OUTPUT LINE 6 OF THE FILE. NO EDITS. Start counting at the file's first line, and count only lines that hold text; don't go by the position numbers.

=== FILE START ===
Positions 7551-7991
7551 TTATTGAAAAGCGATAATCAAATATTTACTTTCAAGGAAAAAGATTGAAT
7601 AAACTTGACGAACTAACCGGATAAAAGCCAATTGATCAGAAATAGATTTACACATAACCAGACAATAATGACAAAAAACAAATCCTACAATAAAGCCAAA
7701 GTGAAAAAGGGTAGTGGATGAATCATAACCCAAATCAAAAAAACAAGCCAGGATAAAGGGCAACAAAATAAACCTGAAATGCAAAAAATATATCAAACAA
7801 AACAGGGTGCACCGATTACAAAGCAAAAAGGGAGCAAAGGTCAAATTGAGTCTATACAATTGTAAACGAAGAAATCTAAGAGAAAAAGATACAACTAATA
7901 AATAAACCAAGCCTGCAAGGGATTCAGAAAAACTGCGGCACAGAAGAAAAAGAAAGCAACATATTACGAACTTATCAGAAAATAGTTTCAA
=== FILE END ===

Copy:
7901 AATAAACCAAGCCTGCAAGGGATTCAGAAAAACTGCGGCACAGAAGAAAAAGAAAGCAACATATTACGAACTTATCAGAAAATAGTTTCAA